Well, Windhorse's ritual to mark the Buddha's Enlightenment having happened. I retire as Ritual Master for another year once again. Simultaneously satisfied with the result, but also relieved that thinking about it can now be dropped. At some point, sooner rather than later, I need to take time out from picking up this responsibility. Simply in order to recharge, reinvigorate and maintain a positive relationship with it. Otherwise I'll find it increasingly difficult to find fresh ways of connecting with it. At the moment the process of refinement over the last four years has reached its peak. A certain format is tending to automatically take its place. This is what usually happens, a particular normalisation process takes place, after the creative ferment. I'm aware that this form, is by no means the only way it can be done. My engagement this year has noticeably grown a stale crust around the edges. The predictability of this programmed structure feels creatively restricting. I'm feeling the need to throw it all up in the air once more, but first I need to stand back in order to obtain a new perspective on it.
My original aim was to re-invigorate collective rituals at Windhorse. This has to some measure been achieved, but whether this will have a life of its own has yet to be proved. To create a longer standing ritual tradition, it has to be able to survive without me being present. It feels my current role could be to create the conditions for Ritual Masters of the future to arise. Yet what is the best way of doing that? How do you make yourself obsolete? Do I remain in place to encourage and nurture this handover of responsibility or is the best way just for me to get out of the way? People tend not to step up to lead when an incumbent is still in the post, still in the way, so to speak.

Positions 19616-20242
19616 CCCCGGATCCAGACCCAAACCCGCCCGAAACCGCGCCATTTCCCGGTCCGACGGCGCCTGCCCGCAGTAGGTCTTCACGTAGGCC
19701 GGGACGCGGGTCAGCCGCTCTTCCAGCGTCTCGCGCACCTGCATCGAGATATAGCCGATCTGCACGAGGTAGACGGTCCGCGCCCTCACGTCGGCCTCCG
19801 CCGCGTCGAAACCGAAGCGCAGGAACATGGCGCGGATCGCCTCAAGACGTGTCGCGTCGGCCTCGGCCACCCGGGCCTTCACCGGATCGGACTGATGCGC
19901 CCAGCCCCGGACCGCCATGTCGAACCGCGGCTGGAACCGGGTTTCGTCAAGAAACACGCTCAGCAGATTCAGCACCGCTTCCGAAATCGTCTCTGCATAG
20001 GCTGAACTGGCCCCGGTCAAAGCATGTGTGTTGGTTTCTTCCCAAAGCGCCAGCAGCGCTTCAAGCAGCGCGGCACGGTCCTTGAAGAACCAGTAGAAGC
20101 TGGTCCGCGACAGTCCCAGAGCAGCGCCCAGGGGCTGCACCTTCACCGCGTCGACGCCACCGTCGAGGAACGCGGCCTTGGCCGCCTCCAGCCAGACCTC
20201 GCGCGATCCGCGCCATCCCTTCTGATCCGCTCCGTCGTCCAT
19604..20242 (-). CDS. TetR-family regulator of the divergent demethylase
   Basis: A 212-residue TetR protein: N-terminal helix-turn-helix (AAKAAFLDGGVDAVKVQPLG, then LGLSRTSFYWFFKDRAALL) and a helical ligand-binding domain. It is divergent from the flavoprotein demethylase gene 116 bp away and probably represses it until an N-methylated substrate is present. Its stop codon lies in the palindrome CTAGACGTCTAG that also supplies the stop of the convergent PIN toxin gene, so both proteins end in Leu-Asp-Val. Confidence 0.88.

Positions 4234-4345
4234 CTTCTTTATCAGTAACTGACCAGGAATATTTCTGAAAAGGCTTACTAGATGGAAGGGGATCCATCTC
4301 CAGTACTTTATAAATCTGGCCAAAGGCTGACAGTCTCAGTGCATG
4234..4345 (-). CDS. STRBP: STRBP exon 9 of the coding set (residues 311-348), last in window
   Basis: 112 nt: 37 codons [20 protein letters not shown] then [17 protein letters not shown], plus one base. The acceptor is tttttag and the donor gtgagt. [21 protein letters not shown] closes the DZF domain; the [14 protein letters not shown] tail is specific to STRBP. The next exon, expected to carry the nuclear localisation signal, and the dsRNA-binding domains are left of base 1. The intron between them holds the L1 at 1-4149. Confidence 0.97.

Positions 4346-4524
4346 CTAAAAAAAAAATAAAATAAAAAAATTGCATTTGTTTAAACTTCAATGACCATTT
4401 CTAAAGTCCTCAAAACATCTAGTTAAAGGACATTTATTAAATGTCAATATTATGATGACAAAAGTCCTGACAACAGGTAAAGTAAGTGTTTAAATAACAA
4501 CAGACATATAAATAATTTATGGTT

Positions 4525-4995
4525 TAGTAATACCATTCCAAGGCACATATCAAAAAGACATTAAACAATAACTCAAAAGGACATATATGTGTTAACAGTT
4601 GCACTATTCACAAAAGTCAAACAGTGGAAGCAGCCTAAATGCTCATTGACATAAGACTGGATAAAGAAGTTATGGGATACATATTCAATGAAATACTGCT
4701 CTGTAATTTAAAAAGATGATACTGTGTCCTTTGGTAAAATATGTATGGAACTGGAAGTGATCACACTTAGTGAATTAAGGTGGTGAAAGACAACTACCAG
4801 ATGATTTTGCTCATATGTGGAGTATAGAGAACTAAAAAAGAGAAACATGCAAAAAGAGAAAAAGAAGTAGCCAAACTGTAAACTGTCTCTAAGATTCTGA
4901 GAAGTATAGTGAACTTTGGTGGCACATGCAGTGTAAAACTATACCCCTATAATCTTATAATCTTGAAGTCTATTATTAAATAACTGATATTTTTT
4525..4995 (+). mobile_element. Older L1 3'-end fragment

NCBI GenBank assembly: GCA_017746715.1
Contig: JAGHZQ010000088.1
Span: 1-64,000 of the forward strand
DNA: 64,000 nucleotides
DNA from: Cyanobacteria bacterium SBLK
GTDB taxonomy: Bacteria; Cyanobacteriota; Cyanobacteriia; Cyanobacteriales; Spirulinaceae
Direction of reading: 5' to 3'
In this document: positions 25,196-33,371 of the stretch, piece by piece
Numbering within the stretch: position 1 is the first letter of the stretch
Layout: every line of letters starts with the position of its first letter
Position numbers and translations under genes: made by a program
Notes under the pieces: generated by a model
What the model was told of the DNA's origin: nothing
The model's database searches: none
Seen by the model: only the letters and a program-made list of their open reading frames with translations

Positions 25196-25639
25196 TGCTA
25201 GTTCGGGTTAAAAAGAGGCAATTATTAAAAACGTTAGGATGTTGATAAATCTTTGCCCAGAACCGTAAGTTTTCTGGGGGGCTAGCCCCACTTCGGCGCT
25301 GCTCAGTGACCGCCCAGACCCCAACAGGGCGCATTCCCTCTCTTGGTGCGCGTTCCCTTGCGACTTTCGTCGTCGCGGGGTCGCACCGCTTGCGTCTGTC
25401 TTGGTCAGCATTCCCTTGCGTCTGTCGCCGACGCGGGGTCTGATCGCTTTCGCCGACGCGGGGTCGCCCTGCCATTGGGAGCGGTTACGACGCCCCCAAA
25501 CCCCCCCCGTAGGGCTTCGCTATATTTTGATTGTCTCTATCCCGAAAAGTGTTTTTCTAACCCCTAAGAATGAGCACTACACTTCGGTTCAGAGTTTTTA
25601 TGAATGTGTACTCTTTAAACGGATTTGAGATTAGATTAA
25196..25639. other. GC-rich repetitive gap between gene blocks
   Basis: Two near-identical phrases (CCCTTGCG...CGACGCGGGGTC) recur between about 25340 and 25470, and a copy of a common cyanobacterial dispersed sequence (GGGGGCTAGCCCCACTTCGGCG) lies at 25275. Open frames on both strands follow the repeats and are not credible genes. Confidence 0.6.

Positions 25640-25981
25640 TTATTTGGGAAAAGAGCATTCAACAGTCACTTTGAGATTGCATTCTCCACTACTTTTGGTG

Next week I do my final stint in Customer Services and move on to a decorating project at Abbey House. This will most likely take up the next three and a half months. What comes after that is somewhat vague at the moment, perhaps there maybe nothing further for me to do at Windhorse! Or it maybe that this is a point where I need to make a decision; to go part-time, to give more time to my own artwork
In this respect, I've already booked the Cambridge Buddhist Centre in October to hold a small exhibition of my artwork. This year I've been reviewing my old work, and preparing new work. This will no doubt consume my available spare time through the Summer and early Autumn. In the short term, this is what I'm wanting to do ~ to put more energy into developing and exploring ways of selling my own artwork. This is something I've never done before. There are many practical things yet to be organised. Such as getting my artwork photographed and to establish a web presence. This feels both exciting and intimidating. This is going to stretch and push at the edges of my comfort zone substantially. This may be no bad thing. A degree of tension has been released just by deciding to do this. It's as if my whole life has been about finding a way of coming to terms with satisfying my own creative urges and needs. I've been noticeably calmer and happier as a consequence. This maybe because I'm on the way to doing the right thing.